supplanted litigation costs as the number two area of cost pressure for large
 U.S. companies. Litigation costs dropped to 9 percent from 20 percent in 2004;
 materials and pension costs tied at 8 percent each as a cost pressure for
 companies, while labor was listed by 4 percent. (Greatest Cost Pressure  chart
 can be viewed at
     "Clearly, soaring health care costs remain the most serious concern of
 America's business leaders," said McKinnell. "These costs harm our nation's
 economic health and our ability to compete. In 2006, Business Roundtable CEOs
 will continue to work to reduce these costs while also improving health care
 quality and access.
     "And while passage of class action legislation this year appears to be
 relieving litigation cost pressures, CEOs are increasingly alarmed at the
 negative effects of rising energy costs on America's businesses, consumers and
 economy," McKinnell continued. "We will continue to watch these costs in the
 coming year while advocating for energy policies that ensure diverse supply,
 expand development of technology, and promote conservation and efficiency."
     CEO Economic Outlook Index Rebounds from Post-Katrina Level
     The CEOs' economic projections resulted in a CEO Economic Outlook Index
 reading of 101.4, a strong upward shift from the depressed index reading of
 88.2 in September following Hurricane Katrina. This new December reading is
 near the survey's record-high index of 104.4 in the first quarter of 2005.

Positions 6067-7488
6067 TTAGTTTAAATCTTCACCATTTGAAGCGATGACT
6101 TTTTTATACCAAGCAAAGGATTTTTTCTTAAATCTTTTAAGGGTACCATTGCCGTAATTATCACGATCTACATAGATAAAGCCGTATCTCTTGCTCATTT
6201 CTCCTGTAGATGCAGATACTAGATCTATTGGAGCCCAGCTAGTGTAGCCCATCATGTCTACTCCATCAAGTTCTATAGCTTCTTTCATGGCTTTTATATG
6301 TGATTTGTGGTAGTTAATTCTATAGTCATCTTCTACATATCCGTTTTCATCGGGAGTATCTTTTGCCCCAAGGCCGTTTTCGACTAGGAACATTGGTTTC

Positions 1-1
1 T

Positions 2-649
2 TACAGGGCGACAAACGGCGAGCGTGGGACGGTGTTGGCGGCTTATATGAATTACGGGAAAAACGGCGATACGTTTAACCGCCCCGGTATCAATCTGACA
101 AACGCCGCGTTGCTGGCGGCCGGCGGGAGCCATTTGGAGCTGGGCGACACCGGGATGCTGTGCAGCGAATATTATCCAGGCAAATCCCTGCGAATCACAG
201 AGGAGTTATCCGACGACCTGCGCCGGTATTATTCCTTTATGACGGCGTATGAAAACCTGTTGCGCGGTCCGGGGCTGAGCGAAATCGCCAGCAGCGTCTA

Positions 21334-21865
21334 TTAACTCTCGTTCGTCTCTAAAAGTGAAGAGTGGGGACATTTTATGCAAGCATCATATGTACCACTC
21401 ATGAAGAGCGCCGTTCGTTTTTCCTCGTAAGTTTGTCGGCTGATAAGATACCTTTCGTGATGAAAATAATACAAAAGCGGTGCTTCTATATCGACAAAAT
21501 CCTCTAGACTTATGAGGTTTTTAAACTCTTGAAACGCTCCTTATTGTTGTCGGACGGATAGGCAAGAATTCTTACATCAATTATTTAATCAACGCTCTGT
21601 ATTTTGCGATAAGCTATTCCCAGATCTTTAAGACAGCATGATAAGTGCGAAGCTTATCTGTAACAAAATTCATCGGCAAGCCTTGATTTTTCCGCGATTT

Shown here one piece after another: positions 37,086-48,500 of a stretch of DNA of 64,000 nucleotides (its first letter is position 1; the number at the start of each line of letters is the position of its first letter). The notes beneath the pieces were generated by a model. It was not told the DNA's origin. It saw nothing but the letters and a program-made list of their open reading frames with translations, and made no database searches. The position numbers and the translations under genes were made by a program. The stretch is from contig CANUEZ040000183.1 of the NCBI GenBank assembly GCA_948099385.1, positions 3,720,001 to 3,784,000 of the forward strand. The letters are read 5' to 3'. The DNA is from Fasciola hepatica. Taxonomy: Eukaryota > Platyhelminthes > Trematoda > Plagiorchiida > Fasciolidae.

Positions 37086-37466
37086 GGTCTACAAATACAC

The CEO Economic Outlook Index combines the responses on projected sales,
 capital spending and employment into an overall index that shows how the CEOs
 believe the U.S. economy will perform in the six months ahead.  It is a
 diffusion index centered on 50, which means anything above 50 is expansion and
 anything below 50 is contraction.
                           CEO ECONOMIC OUTLOOK INDEX
                           Survey         CEO Economic
                            Date          Outlook Index
                          December 2005        101.4
                          September 2005
                          (Post-Katrina)        88.2
                          September 2005
                          (Pre-Katrina)         95.9
                          May 2005              94.3
                          March 2005           104.4
     The Roundtable's CEO Economic Outlook Survey, which has been conducted
 quarterly since the fourth quarter of 2002, provides a forward-looking view of
 the economic assumptions and outlooks of Roundtable companies.
     The December survey was completed by 117 of the Roundtable's 160 member
 companies.  The percentages in some categories may not add up to 100 because
 of rounding.  Results of all surveys can be found at
     Business Roundtable is an association of chief executive officers of
 leading corporations with a combined workforce of more than 10 million
 employees and $4 trillion in annual revenues.  The chief executives are
 committed to advocating public policies that foster vigorous economic growth
 and a dynamic global economy.

SOURCE Business Roundtable